Infrastructure at Land Custom Stations: Logistics and infrastructures at the border specially countries enjoying geographical proximity and cross border trade play a vital role in boosting trade between the neighboring countries. Lack of infrastructure facilities at the LCSs between Bangladesh and India are causing delays in valuation and product clearance. Apart from this, there is also route- restriction of imports meaning that certain products are allowed to import/export through only a few specified land ports.
The following table gives a hint about days spent for a shipment to reach Petropole (Bangladesh land border) from Kolkata :
Table 9: Export Shipments from Kolkata
Loading at Kolkata 5.00
Transit time from Kolkata to Bongaon 10.00
Waiting time at the outskirts of Bongaon and Petrapole 52.00
Waiting time at Central Warehousing Corporation parking yard 52.00
Waiting time at the border gate for entry into Bangladesh 2.00
Unloading at Benapole 22.00
Return to Petrapole 5.10
Banking barricades: Indian banks lack direct correspondence arrangements with Banks in Bangladesh and vice-versa. The absence of this sort of arrangements ultimately adds up to the product’s cost making the product lees competitive and less attractive.
The following table displays how deeply the tariff and non-tariff barriers impact on the value chain of a product. The figure reveals that 13% of the cost is increasing because of duty while the non-tariff barriers make the product cost rise up to 15%.
Head of Expenses Value in INR %
FOB Price 230
Duty 29.9 13%
Other non-tariffs (Avoidable) 34.5 15%
1. Truck Dammarage 18.4 8%
2. Additional loading unloading 6.9 3%
3. Additional carrying 9.2 4%
CFL test 4.6 2%
1. Importer’s margin 14.7 5%
2. Onward Freight (Importer to SS) 15 6.50%
3. SS Margin 14.7 5%
4. Onward Freight (SS to Distributor) 15 6.50%
5. Sales Vat 45.67 12.50%
6. Distributor’s Margin 23 10.00%
7. Retailer’s Margin 46 20.00%
Interaction between Bangladesh and North-Eastern part of India
The major business/investment destinations in the north-east fall within 20 km perimeter from the Bangladesh capital, Dhaka which gives an exclusive attraction for business between Bangladesh and North-East India. Apart from the distance, the cultural affinity and similar needs and demands of their people also facilitate their bondage in many areas including trade and commerce. The table furnished below explores the competitive advantages of North-East India:
Items Bangladesh Tripura Assam Meghalay Mizoram
Total land area 1 47570 10492 78438 22429 21087
Agricultural land 8.44 0.28 3.55 0.022 0.63
Total population 124 3.19 26.65 2.31 0.89
Density of population 843 305 340 103 42
Per capita Agricultural 681 878 1332 97 7079
land (sq meter)
As reflected in the above table, per capita Agricultural land of every North-Eastern state is higher than that of Bangladesh. On the area of agricultural trade, Bangladesh and north-east could harness the potentials the sector offers and create a symbiotic condition to meet the agriculture and trade related demands of both the sides (using north-east’s land for agriculture as per needs and demands of Bangladesh).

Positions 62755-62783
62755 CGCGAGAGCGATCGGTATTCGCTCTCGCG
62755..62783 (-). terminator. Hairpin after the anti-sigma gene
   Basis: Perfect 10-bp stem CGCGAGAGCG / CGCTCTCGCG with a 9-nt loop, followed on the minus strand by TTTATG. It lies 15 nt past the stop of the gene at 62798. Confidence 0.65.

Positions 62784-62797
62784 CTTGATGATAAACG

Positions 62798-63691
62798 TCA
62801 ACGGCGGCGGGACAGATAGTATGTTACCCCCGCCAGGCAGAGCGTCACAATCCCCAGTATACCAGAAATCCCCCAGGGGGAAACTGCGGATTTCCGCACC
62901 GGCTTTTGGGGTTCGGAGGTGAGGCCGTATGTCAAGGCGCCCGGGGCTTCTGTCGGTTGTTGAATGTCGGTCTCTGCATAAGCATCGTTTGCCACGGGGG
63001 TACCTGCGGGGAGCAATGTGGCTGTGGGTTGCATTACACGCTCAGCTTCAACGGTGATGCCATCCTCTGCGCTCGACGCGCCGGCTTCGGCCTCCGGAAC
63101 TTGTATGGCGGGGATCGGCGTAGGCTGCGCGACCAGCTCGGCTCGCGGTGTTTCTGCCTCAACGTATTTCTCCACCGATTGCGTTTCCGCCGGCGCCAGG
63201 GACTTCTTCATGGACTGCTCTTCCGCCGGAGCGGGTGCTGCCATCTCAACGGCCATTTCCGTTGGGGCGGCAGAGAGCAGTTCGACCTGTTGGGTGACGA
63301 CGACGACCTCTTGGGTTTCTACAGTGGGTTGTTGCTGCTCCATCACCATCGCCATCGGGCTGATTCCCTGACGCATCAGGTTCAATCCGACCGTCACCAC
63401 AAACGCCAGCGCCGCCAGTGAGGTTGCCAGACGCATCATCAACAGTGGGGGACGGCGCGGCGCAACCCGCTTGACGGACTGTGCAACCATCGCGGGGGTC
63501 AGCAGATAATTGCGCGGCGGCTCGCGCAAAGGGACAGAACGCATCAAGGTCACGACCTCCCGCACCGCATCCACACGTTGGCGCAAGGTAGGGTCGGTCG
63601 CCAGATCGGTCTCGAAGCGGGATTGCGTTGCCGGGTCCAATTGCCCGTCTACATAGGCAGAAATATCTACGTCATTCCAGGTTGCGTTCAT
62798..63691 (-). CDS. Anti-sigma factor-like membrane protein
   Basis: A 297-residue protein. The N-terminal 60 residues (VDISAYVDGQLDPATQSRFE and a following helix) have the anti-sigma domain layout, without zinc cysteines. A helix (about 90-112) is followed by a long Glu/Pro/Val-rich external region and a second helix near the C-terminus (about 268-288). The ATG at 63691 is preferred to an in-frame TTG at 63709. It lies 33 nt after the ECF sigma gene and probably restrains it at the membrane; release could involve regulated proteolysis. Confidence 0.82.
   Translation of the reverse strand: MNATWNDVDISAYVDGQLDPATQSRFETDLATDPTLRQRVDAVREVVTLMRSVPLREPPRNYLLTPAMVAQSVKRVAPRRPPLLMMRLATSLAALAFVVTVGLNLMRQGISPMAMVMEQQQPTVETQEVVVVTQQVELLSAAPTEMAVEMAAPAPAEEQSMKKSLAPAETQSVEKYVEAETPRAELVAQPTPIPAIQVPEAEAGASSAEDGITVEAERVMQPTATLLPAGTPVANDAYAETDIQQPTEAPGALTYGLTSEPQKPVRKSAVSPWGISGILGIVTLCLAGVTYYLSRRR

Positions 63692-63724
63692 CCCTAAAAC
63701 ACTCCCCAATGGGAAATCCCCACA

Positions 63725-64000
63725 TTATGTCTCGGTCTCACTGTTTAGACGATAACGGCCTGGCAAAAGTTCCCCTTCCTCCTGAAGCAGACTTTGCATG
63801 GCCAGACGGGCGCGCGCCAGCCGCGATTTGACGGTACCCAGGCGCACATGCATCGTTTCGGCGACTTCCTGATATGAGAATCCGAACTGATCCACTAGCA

Since many of the States in the north-east suffer from underdevelopment, they have huge demands for the outside products. Bangladesh can sell its products in the north-east which has a market for about Rs.25000 crore, nearly five times the trade deficit of Bangladesh. Bangladesh-north-east trade is mainly conducted through Assam, Meghalaya and Tripura with ranking Meghalaya number one in terms of trade volume (64% of total trade). The following tables feature trade routes and trade figure between Bangladesh and north-east of India:
Table 12 : Active Land Customs Stations
State Road Riverine
Assam Sutarkandi (Sheola) Mankachar (Natun Bandar),
Guwahati Steamer-ghat, Karimganj Steamer and Ferry
Dhubri Steamer-ghat Ghat (Jakiganj)
Meghalaya Dawki (Tamabil),
Shella Bazar (Sunamganj),
Tripura Agartala (Akhaura),
Note: Names in italics refer to the interchange points in Bangladesh
LCS-wise NER-Bangladesh Trade (2 year average: 2006-08): Rs. Lakh
LCS Export Import Total Trade %
Karimganj Stamer 396.50 36.00 432.50 1.12
and Ferry Station
Sutarkandi 3,785.00 2,232.00 6,017.00 15.56
Guwahati 549.50 21.50 571.00 1.48
Mankachar 19.50 9.50 29.00 0.07
Borsora 10,253.00 0 10,253.00 26.52
Bholaganj 1,049.50 0 1,049.50 2.71
Dawki 5,425.50 0.75 5,426.25 14.03
Shellabazar 1,845.00 0 1,845.00 4.77
Baghmara 68.00 0 68.00 0.18
Dalu 1,123.50 30.09 1,153.59 2.98
Ghasuapara 4,048.00 0 4,048.00 10.47
Mehendraganj 76.50 512.50 589.00 1.52
Agartala 57.00 6,644.50 6,701.50 17.33
Srimantapur 75.00 384.00 459.00 1.19
Dhalaighat 0 0 0 0
Khowaighat 0.03 1.50 1.53 0
Manu 0.07 3.05 3.12 0.01
Muhurighat 0 0 0 0
Old Ragnabazar 3.50 16.50 20.00 0.05
NER 28,775.10 9,891.89 38,666.99
A Joint Communiqué issued during the visit of Bangladesh’s Prime Minister to India in January 2010 dedicates several paragraphs in improving trade and commercial ties between Bangladesh and India. The Communiqué reads “with a view to encouraging imports from Bangladesh, both countries agreed to address removal of tariff and non-tariff barriers and port restrictions and facilitate movement of containerized cargo by rail and water.” Bangladesh side agreed to open its sea ports (Chittagong and Mongla) for the use by India, Nepal and Bhutan which would certainly make substantive contributions towards the enhancement of Indo-Bangladesh trade relations, particularly with the north-eastern part. Both sides agreed to declare Ashuganj and Silghat as ports of call; operationalise land customs stations at Sabroom-Ramgarh and Demagiri-Thegamukh and set-up border haats on a pilot basis at selected areas which are landmark initiatives in the trade cooperation between Bangladesh and north-eastern part of India.